The New Mexican diet revolves around two colors of chile. Red chile is the fully ripened form of the pod, and is usually dried and made into a sauce. Green, or unripe chile, is typically fire-roasted and added to food in either whole or chopped form. Ordering in a New Mexican restaurant inevitably requires answering the question, "red or green?" Diners who can't make up their minds can choose "
When a green chile is roasted, it transforms into a god among foods. The skin burns and blisters as the pod collapses into a smoldering pocket of pungent flavor, with an aroma that colonizes your soul.
When I returned home to Montana after six years in New Mexico, I did so with a certain amount of anxiety over the impending winter. I wasn't concerned about the cold, dark days as much as the question of how I would get enough green chile into my freezer to survive winter in style.
People eat spicy foods for many reasons. A recent study correlated chile consumption with longer life, but it isn't clear that this fact, per se, is motivating anyone's quest for fire. Some eat it to prove their toughness. Some do it for the endorphin rush. Some eat spicy foods because their meal feels naked without it. I enjoy a certain amount of spice, but that's only one dimension of the chile pepper experience—
Hatch, NM is considered by many to be the Mecca of green chile, to the point where the pepper is frequently referred to as Hatch chile in places outside New Mexico. But contrary to legend, there is nothing magical about chile from Hatch. There is, however, a lot of chile, both green and red, from the Hatch area. It's a great place to grow chile profitably, thanks to a favorable mix of a long growing season, rich Rio Grande soil and cheap labor courtesy of the nearby border. It's also true that some of the more popular New Mexico green chile varieties, like the Big Jim or Joe Parker, were bred with Southern New Mexico in mind. But that doesn't make it the best chile.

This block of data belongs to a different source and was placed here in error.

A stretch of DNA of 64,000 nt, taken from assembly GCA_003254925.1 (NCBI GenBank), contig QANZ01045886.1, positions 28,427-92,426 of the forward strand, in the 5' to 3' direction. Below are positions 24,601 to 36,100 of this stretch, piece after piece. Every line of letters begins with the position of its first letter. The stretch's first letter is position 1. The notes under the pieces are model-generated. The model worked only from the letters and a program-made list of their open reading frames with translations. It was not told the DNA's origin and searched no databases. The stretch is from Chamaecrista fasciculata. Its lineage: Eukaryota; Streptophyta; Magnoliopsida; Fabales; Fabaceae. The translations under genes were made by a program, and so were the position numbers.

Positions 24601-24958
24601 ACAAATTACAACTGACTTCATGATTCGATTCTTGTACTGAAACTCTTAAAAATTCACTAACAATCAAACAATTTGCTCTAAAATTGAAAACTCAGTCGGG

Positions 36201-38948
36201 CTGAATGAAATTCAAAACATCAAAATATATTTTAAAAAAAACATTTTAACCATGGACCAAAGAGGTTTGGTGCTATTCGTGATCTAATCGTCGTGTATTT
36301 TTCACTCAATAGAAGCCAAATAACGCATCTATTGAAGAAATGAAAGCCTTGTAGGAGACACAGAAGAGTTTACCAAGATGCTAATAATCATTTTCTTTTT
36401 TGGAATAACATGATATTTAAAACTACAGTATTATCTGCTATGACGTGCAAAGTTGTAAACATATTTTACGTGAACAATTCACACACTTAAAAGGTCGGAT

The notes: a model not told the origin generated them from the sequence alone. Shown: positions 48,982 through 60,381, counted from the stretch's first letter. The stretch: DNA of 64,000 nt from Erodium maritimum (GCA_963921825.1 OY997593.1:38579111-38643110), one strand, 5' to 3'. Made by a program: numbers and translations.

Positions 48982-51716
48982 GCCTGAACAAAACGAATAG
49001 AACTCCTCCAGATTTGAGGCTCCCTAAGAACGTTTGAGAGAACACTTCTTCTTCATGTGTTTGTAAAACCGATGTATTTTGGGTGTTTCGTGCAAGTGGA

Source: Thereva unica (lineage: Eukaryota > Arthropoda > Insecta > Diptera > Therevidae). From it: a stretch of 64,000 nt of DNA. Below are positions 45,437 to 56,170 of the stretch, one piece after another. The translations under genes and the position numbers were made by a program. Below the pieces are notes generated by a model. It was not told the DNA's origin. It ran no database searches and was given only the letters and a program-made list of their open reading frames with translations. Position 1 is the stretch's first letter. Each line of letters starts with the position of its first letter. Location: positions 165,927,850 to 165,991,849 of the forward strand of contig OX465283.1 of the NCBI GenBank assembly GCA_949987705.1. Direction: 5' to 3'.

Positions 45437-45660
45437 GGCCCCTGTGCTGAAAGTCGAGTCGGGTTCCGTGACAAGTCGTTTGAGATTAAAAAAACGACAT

Giant, fleshy pods like Big Jims are great for stuffing in recipes like chiles rellenos, but my favorite green chile is the relatively petite, thin-walled Alcalde, an heirloom variety from northern New Mexico. It's got the flavor that makes me wilt, and made me dread leaving New Mexico. So ahead of my move north, I mailed Alcalde seeds to farmers in Montana who'd agreed to grow them for me. Now, as my freezer is filling with quart bags of roasted Alcalde chile, I'm calling the operation a success.
When a green chile is roasted, it transforms into a god among foods.
Alcaldes are hardly the first New Mexico chile to be successfully grown out of state. The Anaheim pepper came into being when seeds of another NM-style chile, the New Mexico No. 9, were abducted from Hatch in 1894 and brought to Southern California where they flourished. Today, Anaheim peppers are grown almost everywhere. Wherever they are grown, roasted Anaheims will legitimately invoke the spirit of the high desert to bless your kitchen.
Other peppers can be roasted as well. Jalapeños, poblanos and even bell peppers will undergo a similar, magical transformation. Cherry bombs and Hungarian wax peppers, which can be roasted while red and yellow, respectively, are good too, as are roasted sweet peppers. But the NM styles are the best.
I found a Montana farmer with a barrel-type chile roaster like they use down south; he uses it to roast Anaheims. These spinning mesh drums can roast green chile by the bushel, and they provide New Mexican farmers markets with a unique brand of aromatherapy in late summer. But if you don't have access to one of these, chile can be roasted on the grill. The broiler, however, is not ideal, because they should be licked by fire in order to achieve maximum flavor.
Roasting on the grill, be it gas or charcoal, requires vigilance and a good set of metal tongs, as the chiles must be turned often to avoid burning. At first they will swell, as their water content heats. The moisture will then vacate the pods—sometimes with a little pop, sometimes with a hiss—at which point they will collapse.
When they are browned and blistered all around with no remaining patches of tight skin, transfer them to an unscented, food-grade plastic bag to "sweat," for at least 10 minutes. This makes the chile easier to peel.
Sweating is a ubiquitous part of roasting chile, but I've often wondered if doing so exposes people to toxins from the heated plastic. I contacted Paul Bosland, director of the New Mexico Chile Institute at New Mexico State University in Las Cruces, and asked him about this. He referred my question to two colleagues, none of whom knew of any issues related to sweating green chile in plastic.
Chiles are often peeled before freezing, but I freeze mine with the skins on which adds a layer of protection against freezer burn. Plus, those skins contain much of that roasted flavor.
If I'm using thawed roasted chile as a condiment, first I re-roast them—ideally on a grill but in this case the broiler is OK—in order to get those peels smoldering again. This reactivates the chiles' freshly-roasted flavor, and fills the house with that special smell.
Rich foods bring out the best in roasted chile. Lay one on a cheeseburger. Chop one into a bowl of stew. Scramble one into eggs. Hold one in your hand and take little bites while you eat whatever is for dinner. Use chiles that are as hot as you wish. As long as you don't eat my green chile, everything will be cool.